AX2012 Managed Code - Part 3: Unfortunate Limitations
Filed under: #daxmusings #bizapps
After all the glory in the last article, I’ll have to end by showing you one unfortunate feature that does not work. In the previous article, we have created some managed code to which we were able to pass AX objects. Those objects translated perfectly into the proxies we were using in managed code. All this worked seamlessly. We also used a managed handler, accepting the XppPrePostArgs class, also a proxy. The event fired and the XppPrePostArgs instance was passed into our managed handler perfectly.
As you have probably read or at least heard mentioned before, there are pre/post events, and there are delegates (aka “coded events”). The pre/post can be handled in two ways. First, as in the previous example, by creating a handler that accepts the XppPrePostArgs class. The second way to handle pre/post events is by using a “lightweight handler”. The lightweight event handler just needs to match the argument signature of the method it subscribes to, and return void. These handlers are called “lightweight”, because they effectively give you no access to the event sender object, no access to the return value, and depending on the type of arguments (certain arguments are by default passed in as references) no means of changing the arguments to the method in case of a pre-handler. The advantage however, is that you don’t have to access the arguments by means of index or name of variable, but rather get compile-time checking of your matching method arguments. The other type of event, called a delegate, is also named a coded event because it is the original coder’s intent to tell the outside world that something has happened, and allow it to react to that event. A regular convention in the .NET world, which is also recommended by the AX compiler team, is to have two arguments to the delegate: the sender object and an arguments class. The reason you want to pass an arguments class is simple. It allows the original developer of the delegate to extend the arguments being presented to event subscribers, without changing the signature of the delegate. This way existing subscribers don’t break, and newer subscribers can use the extensions on the arguments class. For this purpose, AX now has a class named “XppEventArgs”, which you are encouraged to inherit from to create your own event arguments.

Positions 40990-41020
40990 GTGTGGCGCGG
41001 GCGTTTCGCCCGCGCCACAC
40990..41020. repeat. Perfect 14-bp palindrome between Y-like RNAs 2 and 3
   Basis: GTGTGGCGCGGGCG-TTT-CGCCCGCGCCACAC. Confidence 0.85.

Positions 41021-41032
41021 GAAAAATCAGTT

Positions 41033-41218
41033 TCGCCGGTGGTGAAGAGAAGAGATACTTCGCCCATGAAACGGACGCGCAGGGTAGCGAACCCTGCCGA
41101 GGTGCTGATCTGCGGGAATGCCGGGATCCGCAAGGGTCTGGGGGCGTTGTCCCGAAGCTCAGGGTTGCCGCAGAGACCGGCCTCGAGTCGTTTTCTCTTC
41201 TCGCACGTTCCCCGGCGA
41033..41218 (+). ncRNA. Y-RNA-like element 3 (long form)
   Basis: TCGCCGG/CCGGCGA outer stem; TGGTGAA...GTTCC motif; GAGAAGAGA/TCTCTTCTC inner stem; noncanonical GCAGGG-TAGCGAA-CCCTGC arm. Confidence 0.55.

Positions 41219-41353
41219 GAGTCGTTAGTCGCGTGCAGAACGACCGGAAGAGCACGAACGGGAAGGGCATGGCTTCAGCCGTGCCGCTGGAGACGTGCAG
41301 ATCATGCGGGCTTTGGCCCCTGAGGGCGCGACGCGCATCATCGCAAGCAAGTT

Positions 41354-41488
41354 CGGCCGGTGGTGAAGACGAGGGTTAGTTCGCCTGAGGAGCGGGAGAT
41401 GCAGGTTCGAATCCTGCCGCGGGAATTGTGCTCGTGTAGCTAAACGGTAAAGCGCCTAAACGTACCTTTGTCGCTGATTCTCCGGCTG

So back to the code. Recall that in Part 1 of this series, you created a delegate on an X++ class that looked like this:
Also recall, that in part 2, you created the following managed event handler in Visual Studio:
coincidentally, they have the same signature. So, as per the definition of a delegate handler, you expect you can hook up this handler to the delegate. Well, unfortunately this is NOT supported. If we try to set this up (right-click the X++ delegate, select “New Event Handler Subscription”) as a managed handler, the method dropdown is empty (it doesn’t find a matching handler in our HandlerClass):
If we try to actually type in the method name of our handler manually (“ComplexHandler”… remember, ANYTHING related to managed code is case sensitive, class names, namespaces, method names, etc), you will get a compile error:
The error message actually reads “The method ComplexHandler in class -snip- has parameters of X++ complex types. It cannot be used as an event handler”. I find this an interesting message, since it seems to imply that it’s the handler’s fault for having the wrong types, whereas it’s really the X++ delegate’s complex type arguments that make it incompatible with any managed handler. When I asked Microsoft about this, the simple answer was “it’s not supported”. Although I love the managed code interop, and I love the eventing story, apparently the two cannot be fully reconciled…
But WAIT! Did we not see in the previous article that we were able to call this ComplexHandler method from X++ code? Well yes, we did see that. And don’t delegates work with X++ code in any shape or form? Well yes, they do. So what if… we create an X++ handler, that calls the managed code method ComplexHandler and just “forwards” the arguments? Let’s add a new static method to our DAXMusings class which we can use for this, let’s call it “proxyHandler”, and let’s call the managed code within it… should work?
If you try to save this… you will get a compile error “Syntax error”. Ok, I did this on purpose of course. This is a minor “glitch” I would say. The semi-colon you no longer need in AX 2012 code? Well, you still need it if your first statement is managed code (basically all of the “rules” of when it was needed in AX 2009 X++, still apply for the managed code statements in AX 2012). So, let’s add the semi-colon and save the method, which will compile at this time.
Next, add the handler to the delegate. You can simply drag&drop the “proxyHandler” method onto your delegate in the AOT. All the properties will be setup correctly that way. DO NOT FORGET to rename the handler. If you want to know why this is important, check out previous articles here and here.
Ok, so this saves and compiles! What if we execute it?
Yup, our managed handler now also gets called from the delegate! So, this is quite interesting. Hooking up the managed handler directly does not work, but using this X++ “proxy” handler, yup, that works… As I stated at the beginning of this series, the AX compiler team are real smart people, so I’m sure there are good reasons for this limitation. However, we have to admit that we are missing this one feature to really call .NET a first class citizen in AX 2012. As for us, are we going to be using managed code in our implementation solutions? Absolutely.
I’m still absolutely thrilled about the managed code interop! Perhaps we can’t call .NET a first class citizen, but we can sure call it a first class green card holder.
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